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UNIX Flavors (Distributions)


Which operating system is best for web hosting?

It seemed a simple enough topic, or so this web hosting novice thought. So I went through countless of sites in search of the answer and came up with a list of Web Hosting Operating Systems to choose from. Whereupon I concluded that there really wasn’t a system that would prove ‘best’ for all. It was, for the most part, simply a matter of needs, and of course, of preference, both from the web host’s and the web master’s points of view.

That takes care of that! Right? Well, not quite. I realized, in the course of my research, that from this list, another ‘list’ begged to be made. A list, that seemed necessary if one were to make an informed choice when it comes to operating systems.

This list, of course, is that of the many Unix ‘flavors’ available in the market. Unless you’re an expert, or simply a fanatic, chances are the concept of Unix having ‘flavors’ came as a surprise. Who knew flavors could apply to things other than ice cream, or food for that matter?

So what exactly is a Unix flavor?

this blog  defines it as an implementation of Unix, with each flavor, designed to work with different types of hardware, and having its own unique commands or features. The UGU site provides one of the more comprehensive lists of Unix flavors, but for those who don’t feel like going though all those links, below is an overview of the more popular ones.

Flavors that are available commercially (read: sold) include:

Solaris – Sun Microsystems’ implementation, of which there are different kinds available: these are Solaris OS for SPARC platforms, Solaris OS for x86 platforms, and Trusted Solaris for both SPARC & x86 platforms; the latest version is Solaris 10 OS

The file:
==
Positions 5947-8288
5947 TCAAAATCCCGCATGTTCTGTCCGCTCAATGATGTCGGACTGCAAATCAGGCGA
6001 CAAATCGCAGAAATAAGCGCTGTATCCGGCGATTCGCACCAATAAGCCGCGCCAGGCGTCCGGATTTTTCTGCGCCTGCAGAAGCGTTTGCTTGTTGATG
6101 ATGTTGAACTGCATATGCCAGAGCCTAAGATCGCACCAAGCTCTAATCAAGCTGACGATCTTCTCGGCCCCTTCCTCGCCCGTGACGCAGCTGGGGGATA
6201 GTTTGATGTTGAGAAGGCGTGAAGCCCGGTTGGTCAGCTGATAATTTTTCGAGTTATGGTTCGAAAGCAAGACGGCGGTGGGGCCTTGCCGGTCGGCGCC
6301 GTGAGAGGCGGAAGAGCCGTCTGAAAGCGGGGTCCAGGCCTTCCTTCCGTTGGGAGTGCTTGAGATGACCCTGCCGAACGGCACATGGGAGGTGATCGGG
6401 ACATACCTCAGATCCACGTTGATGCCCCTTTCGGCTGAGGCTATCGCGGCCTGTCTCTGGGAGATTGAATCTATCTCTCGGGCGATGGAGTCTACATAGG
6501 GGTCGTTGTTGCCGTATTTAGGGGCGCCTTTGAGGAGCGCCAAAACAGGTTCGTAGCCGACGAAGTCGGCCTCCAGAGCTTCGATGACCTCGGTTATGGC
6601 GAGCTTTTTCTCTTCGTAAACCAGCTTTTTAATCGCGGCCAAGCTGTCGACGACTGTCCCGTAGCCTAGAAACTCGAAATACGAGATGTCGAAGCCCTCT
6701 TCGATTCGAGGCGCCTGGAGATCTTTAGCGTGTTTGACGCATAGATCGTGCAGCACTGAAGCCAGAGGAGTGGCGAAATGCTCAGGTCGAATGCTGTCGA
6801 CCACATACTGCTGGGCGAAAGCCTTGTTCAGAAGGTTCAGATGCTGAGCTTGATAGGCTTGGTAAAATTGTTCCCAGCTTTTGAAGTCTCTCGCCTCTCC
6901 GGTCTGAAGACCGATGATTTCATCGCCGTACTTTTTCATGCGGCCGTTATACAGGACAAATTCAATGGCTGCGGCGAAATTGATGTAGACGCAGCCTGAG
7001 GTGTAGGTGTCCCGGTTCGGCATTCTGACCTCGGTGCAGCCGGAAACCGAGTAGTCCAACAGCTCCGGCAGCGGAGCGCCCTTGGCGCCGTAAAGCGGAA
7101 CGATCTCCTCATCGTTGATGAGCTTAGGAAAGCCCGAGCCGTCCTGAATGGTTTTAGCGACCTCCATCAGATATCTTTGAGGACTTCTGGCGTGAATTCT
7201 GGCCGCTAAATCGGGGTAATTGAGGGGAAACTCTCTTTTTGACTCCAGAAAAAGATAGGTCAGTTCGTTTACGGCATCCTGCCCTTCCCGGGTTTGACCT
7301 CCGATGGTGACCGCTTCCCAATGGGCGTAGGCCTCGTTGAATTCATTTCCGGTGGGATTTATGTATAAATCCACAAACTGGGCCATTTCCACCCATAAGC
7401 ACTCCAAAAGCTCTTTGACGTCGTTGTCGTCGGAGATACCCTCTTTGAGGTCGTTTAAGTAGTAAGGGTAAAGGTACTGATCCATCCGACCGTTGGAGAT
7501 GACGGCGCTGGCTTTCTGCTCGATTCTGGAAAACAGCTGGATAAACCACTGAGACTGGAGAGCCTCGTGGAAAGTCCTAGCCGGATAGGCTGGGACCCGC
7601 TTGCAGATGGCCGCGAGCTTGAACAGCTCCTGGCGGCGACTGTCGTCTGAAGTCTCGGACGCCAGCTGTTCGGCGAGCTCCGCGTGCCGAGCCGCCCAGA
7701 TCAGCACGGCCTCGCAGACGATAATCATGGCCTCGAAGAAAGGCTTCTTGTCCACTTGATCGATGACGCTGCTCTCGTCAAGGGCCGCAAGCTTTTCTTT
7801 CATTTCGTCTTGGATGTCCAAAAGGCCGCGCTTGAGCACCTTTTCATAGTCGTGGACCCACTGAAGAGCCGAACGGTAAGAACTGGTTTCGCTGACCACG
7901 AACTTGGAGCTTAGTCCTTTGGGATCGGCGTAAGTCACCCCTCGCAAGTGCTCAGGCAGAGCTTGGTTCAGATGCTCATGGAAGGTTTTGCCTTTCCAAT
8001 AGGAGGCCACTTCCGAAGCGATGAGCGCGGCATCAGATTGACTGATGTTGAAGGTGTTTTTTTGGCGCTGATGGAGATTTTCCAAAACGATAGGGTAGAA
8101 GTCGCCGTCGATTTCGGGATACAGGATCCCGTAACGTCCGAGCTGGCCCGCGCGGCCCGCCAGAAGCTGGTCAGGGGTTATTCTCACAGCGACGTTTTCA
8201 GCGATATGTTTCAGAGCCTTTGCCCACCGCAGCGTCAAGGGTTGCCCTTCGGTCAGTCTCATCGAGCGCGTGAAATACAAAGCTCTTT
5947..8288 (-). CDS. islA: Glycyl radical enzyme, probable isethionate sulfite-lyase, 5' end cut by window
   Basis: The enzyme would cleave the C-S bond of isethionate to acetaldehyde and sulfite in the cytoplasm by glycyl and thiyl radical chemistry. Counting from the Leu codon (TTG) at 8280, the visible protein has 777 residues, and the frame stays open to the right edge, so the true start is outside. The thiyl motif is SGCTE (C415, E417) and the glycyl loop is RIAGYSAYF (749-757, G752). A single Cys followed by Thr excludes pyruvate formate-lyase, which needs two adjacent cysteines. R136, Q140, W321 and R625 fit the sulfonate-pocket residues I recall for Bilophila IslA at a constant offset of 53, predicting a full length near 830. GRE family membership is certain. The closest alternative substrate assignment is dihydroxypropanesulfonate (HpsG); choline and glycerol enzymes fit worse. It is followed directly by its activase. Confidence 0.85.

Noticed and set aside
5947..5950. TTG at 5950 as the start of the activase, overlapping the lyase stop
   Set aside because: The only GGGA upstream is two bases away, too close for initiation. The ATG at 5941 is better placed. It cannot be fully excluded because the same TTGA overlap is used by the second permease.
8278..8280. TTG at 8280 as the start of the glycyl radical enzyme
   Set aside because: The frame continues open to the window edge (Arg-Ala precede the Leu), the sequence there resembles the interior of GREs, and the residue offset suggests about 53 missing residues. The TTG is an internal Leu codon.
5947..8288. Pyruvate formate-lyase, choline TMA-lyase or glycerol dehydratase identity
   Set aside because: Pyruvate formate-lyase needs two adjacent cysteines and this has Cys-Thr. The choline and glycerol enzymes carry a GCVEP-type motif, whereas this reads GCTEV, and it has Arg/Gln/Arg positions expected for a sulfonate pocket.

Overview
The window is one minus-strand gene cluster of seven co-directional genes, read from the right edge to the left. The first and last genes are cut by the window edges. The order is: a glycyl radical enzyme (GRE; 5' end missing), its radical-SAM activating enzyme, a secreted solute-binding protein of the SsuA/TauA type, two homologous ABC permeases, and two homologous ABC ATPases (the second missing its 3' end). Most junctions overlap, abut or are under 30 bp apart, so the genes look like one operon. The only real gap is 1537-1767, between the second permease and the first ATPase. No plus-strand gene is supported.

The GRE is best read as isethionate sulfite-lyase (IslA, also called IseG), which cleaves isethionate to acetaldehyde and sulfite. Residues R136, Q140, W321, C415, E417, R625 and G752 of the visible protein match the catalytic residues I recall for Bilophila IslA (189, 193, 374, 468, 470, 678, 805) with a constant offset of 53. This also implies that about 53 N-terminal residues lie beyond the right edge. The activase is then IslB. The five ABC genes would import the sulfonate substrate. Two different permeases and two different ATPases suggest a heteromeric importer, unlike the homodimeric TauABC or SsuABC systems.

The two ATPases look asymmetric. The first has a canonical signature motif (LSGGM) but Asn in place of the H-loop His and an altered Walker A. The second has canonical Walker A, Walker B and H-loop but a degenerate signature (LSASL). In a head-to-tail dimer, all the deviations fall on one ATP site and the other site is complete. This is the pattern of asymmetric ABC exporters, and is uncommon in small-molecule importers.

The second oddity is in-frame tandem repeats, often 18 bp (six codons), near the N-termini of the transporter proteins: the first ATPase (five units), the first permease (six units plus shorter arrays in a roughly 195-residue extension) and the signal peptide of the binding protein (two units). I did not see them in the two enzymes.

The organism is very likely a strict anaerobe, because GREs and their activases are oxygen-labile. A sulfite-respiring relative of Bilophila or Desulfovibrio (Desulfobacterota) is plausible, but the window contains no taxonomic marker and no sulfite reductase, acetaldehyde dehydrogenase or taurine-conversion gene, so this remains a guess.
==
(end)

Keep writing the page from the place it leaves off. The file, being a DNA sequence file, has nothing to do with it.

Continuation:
AIX – short for Advanced Interactive eXecutive; IBM’s implementation, the latest release of which, is the AIX 5L version 5.2.

SCO UnixWare and OpenServer – are implementations derived from the original AT&T Unix® source code acquired by the Santa Cruz Operation Inc. from Novell, and later on bought by Caldera Systems; the latest versions are UnixWare 7.1.3 and OpenServer 5.0.7

BSD/OS – the Berkeley Software Distribution (BSD) Unix implementation from Wind River; its latest version is the BSD/OS 5.1 Internet Server Edition

IRIX – the proprietary version of Unix from Silicon Graphics Inc.; the latest release of which is IRIX 6.5

HP-UX – short for Hewlett-Packard UniX; the latest version is the HP-UX 11i

Tru64 UNIX – the Unix operating environment for HP AlphaServer systems; Tru64 UNIX v5.1B-1 is the latest version

Mac OS – Mac operating system from Apple Computer Inc. having a Unix core; the latest version is the Mac OS X Panther

Flavors that are available for free, include:

FreeBSD – derived from BSD, it is an advanced OS for x86 compatible AMD64, Alpha, IA-64, PC-98 and UltraSPARC® architectures; the latest versions are FreeBSD 5.2.1 (New Technology Release) and the FreeBSD 4.9 (Production Release)

NetBSDUnix-like OS derived from BSD and developed by The NetBSD Project; it is shipped under a BSD license and the latest release is NetBSD 1.6.2

OpenBSD – multi-platform 4.4BSD-based Unix-like OS from The OpenBSD project; its latest release is OpenBSD 3.4

Linux — a Unix-type OS originally created by Linus Torvalds, the source code of which is available freely and open for development under GNU General Public License; there are numerous Linux distributions available

A more detailed discussion of these flavors will be provided in future postings, so do come back soon.

NOTES:

Free in this case means that the software is free (to use), but does not necessarily mean that users won’t shell out money to get their own copy(ies). Suppliers may charge a nominal fee for materials used to copy/distribute these (i.e. CDs) and for shipping (if applicable).

BSD license simply put means that users are allowed to develop products based on NetBSD without the changes having to be made public

Although Linux has traditionally been freely available, the ongoing case by SCO against IBM and the rest of the Linux community might change this. A more detailed posting will be made on this topic in the coming days.

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